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3 Reasons To Heed Omar Little's Advice

February 27, 2014 12:07 pm
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3 Reasons To Heed Omar Little's Advice

Omar Little, who robbed drug dealers for a living in the HBO hit series The Wire, advised that, "When you come after The King, you better not miss!" For investors, there is much to be said for buying the shares of publicly traded companies that are "The King" at what they do.

Here are three reasons for long-term investors to consider firms that are the biggest and the best at what they do, such as Coca-Cola (NYSE: KO), ExxonMobil (NYSE: XOM), IBM (NYSE: IBM) and Wal-Mart (NYSE: WMT).

They are the biggest and the best for a reason.

It is possible to be born a king. But to become the biggest and the best requires a great deal of time, effort and accomplishments in building an organization. As General George S. Patton remarked, "Success demands a level of logistical and organizational competence." That successful organization creates a virtually unassailable brand, building an economic moat that protects a business from the forces of time and competition.

Coca-Cola, ExxonMobil, IBM, and Wal-Mart all have dug deep and wide moats to protect their dominance. That is why legendary investor Warren Buffett, the biggest and the best at what he does, is a major shareholder of all four.

Related: Why Charlie Sheen's Fourth Engagement Proves The Value Of Investing With Due Diligence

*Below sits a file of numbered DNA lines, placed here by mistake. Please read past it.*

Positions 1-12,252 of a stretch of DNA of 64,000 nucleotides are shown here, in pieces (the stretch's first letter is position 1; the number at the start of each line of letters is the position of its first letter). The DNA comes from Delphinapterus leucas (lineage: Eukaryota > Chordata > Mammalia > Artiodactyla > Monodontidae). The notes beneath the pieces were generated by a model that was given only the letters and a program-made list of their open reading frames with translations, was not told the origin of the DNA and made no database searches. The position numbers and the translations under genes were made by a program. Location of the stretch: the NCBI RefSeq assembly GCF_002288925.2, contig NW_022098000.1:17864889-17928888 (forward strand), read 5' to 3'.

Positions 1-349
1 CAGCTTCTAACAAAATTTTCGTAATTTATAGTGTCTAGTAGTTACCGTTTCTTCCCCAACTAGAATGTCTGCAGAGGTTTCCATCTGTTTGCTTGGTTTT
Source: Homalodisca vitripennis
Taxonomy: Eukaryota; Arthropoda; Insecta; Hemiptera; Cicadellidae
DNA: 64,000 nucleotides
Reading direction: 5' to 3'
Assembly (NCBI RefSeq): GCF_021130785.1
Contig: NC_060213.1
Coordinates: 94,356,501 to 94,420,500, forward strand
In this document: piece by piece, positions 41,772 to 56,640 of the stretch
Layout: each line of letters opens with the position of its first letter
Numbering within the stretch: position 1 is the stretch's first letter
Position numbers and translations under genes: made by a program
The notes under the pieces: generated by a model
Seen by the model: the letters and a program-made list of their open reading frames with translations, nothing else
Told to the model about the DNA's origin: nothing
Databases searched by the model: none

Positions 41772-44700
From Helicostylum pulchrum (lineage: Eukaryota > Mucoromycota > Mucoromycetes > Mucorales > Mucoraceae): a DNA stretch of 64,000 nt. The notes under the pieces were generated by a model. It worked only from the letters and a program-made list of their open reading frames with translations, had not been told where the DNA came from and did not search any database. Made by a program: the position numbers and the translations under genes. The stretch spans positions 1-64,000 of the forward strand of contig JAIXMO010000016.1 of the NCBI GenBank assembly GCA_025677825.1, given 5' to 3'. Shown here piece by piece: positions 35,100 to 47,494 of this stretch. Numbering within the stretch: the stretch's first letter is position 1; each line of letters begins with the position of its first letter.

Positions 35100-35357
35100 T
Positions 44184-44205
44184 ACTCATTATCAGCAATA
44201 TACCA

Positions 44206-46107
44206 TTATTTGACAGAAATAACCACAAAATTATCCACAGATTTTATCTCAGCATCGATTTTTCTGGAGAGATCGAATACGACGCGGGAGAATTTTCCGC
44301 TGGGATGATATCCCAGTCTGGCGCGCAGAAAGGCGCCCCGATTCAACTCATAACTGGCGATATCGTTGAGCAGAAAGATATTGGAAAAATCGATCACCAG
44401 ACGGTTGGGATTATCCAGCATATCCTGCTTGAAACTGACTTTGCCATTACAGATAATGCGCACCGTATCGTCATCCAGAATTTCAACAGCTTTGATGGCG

It pays to be a shareholder of the biggest and the best.

Coca-Cola, ExxonMobil and Wal-Mart are "Dividend Aristocrats." To be that, a company must have increased it dividend annually for at least the past 25 years. IBM has increased its dividend annually for nearly 20 years. The longer the stock is owned, the bigger the dividend amount grows for the shareholders of these entities.

Shareholders hang on to the biggest for those long-term rewards

As detailed in a previous article on Benzinga, stocks with below-average betas perform the best over the long term. The lower the beta, the less the share price of a company moves up and down. There is a simple reason for that: if a stock rewards investors, there is no reason for it to be sold. That is especially so for those with increasing dividends. Coca-Cola, ExxonMobil, IBM and Wal-Mart all have betas well below the average of one for the stock market as a whole.

There is no shame investing in the tried and true.

Coca-Cola, ExxonMobil, IBM and Wal-Mart are hardly unknown values. But investing in companies that have established formidable economic moats is what made Warren Buffett wealthy. For the long term, investing in the biggest and the best at what they do such as Coca-Cola, ExxonMobil, IBM and Wal-Mart should be very rewarding for shareholders.

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